Just recently, I had a reunion with friends from way back, and one of them is actively involved in these lay Catholic organization, Couples for Christ. Now, he is a good person, and nothing will change our friendship, but what I noticed is that he has become a crude and nosy person, making sarcastic and annoying comments on the rest of the group’s personal lives, specifically their marriages.

    I have met others like him who are active in other chapters of Couples and they behave similarly.

    Perhaps their involvement in that group gives them a sense of “expertise” or authority, and hence they come out with summary judgments. But this is what Pope Francis has warned about – the theological narcissism and self-reverence, the thinking that since they are ” doing God’s work” then they can do no wrong.

    As for Mon Tulfo, the journalist, he is known to shoot first, and think later. He has had so many goofs in the past, and has had too many scuffles due to his mouth.

    Sometimes he is no different from Tatad and Jojo Robles who invent ” unidentified sources” in their stories. I will bet you Tulfo’s “tweety bird” is fictional.

    • Joe America says:

      Ah, so you read the Tulfo article, too, that reported the President’s impending resignation. Which, I would note, went away rather like a puff of smoke that no one latched on to.

      It is interesting how mob emotions tend to influence behaviors. Or group emotions. Or frat emotions. Or, what Facebook discovered, people’s attitudes are very fickle and keyed to their surroundings. Which is exactly WHY all the negative carping is so dangerous. People are picking it up as the main mood of the nation rather than excitement about the nation’s emergence on the global scene as a respectable player.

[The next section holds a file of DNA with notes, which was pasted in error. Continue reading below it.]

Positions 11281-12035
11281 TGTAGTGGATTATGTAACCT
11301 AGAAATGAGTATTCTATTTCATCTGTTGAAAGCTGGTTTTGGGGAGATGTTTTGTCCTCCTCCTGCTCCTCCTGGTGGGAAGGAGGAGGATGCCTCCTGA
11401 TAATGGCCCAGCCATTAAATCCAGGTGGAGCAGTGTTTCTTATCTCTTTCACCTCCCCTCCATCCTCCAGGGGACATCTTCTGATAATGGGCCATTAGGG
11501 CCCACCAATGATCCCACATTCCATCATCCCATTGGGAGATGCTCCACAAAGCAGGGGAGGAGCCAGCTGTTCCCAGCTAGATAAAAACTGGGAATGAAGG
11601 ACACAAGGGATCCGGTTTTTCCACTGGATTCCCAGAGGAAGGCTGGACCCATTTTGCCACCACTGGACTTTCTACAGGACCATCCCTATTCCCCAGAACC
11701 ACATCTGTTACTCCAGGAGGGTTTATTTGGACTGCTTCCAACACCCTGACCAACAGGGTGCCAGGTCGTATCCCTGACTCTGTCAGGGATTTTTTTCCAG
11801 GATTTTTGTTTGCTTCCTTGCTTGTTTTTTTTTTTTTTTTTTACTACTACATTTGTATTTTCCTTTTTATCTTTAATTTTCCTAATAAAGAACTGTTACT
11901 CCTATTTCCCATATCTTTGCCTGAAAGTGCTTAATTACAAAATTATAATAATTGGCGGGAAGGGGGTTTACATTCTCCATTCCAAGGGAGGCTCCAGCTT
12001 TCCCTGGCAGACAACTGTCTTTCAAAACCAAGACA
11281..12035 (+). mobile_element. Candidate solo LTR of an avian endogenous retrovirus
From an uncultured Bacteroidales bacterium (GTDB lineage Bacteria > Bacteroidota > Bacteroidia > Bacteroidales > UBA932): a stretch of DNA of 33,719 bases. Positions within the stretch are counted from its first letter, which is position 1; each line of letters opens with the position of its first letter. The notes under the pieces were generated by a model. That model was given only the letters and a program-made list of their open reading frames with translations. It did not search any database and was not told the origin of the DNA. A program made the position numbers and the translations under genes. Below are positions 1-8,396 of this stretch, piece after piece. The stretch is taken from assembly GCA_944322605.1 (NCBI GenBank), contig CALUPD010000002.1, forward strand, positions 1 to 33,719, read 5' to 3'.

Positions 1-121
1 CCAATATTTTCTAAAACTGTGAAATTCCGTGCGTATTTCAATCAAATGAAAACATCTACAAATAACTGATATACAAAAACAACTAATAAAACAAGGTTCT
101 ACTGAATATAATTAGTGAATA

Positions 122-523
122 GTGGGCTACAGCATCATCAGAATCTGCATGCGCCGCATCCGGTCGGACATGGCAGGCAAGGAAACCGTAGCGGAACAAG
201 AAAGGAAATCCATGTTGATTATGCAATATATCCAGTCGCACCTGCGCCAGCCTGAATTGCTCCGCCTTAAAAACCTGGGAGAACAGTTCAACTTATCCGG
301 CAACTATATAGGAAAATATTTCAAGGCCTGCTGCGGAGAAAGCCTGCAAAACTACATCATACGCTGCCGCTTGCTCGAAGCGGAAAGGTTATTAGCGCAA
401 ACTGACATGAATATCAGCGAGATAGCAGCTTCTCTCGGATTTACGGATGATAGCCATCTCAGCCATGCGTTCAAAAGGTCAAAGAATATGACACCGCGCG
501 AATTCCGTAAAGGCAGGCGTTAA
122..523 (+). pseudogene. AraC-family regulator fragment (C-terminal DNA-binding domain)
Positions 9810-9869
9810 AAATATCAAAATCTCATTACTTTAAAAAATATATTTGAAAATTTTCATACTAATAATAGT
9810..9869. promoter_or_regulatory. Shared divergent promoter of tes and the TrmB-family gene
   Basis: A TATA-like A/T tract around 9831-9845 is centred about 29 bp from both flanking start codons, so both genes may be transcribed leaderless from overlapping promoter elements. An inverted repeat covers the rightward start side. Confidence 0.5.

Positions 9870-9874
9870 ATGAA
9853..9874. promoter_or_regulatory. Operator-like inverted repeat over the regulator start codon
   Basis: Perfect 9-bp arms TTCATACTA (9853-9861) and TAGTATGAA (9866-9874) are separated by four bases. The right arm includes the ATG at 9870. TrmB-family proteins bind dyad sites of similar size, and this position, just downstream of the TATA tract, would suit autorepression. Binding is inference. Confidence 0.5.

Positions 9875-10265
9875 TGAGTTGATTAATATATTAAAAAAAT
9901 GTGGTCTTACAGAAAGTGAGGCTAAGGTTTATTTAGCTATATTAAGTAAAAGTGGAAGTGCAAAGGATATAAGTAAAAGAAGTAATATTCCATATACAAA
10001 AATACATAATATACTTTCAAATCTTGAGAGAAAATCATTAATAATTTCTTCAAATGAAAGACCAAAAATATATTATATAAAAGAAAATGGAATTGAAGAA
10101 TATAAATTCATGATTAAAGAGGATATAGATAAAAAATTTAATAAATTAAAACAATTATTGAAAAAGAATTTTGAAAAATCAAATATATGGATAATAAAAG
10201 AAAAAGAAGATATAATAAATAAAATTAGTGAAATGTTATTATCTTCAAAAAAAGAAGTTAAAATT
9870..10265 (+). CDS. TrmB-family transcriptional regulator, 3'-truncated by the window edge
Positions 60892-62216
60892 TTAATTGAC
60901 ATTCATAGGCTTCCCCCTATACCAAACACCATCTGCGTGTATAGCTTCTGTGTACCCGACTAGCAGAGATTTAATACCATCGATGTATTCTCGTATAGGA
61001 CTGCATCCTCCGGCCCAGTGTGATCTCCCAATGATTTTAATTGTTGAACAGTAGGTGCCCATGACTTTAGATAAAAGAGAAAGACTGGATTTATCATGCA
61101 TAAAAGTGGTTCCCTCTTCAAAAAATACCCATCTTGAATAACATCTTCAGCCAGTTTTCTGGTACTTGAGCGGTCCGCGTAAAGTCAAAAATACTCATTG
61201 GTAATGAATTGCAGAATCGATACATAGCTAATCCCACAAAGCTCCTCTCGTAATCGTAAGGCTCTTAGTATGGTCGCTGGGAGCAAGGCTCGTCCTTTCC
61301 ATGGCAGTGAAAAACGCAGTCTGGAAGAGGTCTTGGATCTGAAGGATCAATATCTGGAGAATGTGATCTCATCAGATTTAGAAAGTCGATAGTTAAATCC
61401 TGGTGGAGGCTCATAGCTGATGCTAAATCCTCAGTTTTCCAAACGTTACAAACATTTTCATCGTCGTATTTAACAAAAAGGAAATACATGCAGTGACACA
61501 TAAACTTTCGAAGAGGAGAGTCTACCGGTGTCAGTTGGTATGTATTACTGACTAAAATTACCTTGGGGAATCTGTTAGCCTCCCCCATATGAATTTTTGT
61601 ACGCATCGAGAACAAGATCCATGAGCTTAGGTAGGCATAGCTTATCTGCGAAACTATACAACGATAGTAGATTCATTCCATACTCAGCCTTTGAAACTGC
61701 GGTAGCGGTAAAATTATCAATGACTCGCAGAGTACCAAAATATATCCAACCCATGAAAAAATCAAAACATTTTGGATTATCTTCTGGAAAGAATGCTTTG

5. Joseph-Ivo says:

    Hope you saw Grace Poe with Karen in the morning show. There is a different Philippines too, intelligent, looking forwards, honest, caring. And stars need the night to sparkle.

    • Joe America says:

      Well, there certainly is an intense backdrop of negativity and angst and carping from which to emerge. Grace Poe would light up the Philippines if she would only step forward.

  6. brianitus says:

    We’re you referring to the Mon Tulfo column? I thouth the title was the meat of the piece.

    Anyway, when hell freezes over. That’ll be the time the president will resign. Come on. We’re in the Philippines. If he does resign, that’ll only affirm his weakness. I doubt he’ll want that.

    Honestly, people might want to temper their belief in social media. The country isnt just on Facebook. I mean, the poor and starving don’t Instagram their pagpag meals. Imho, it shouldn’t serve as a 100-percent barometer of social relevance or feeling. I mean, would a nation rely on the whims of a million bored people who think that “liking” is the same as a real opinion? Imho, probably use it with a bit of moderation and rationality in mind.

    As for the priest, social media was a tool for expressing and amplifying what an ordinary person couldn’t voice out. She certainly won’t take it to the streets like a lot of people when they see something is amiss. Wasnt it her mom or grandma who started sharing the video? That brings me to my next point and question:

    Would you have the complaints online or actively expressed by street protests?

    As for complaints or feedback, I have a couple of points: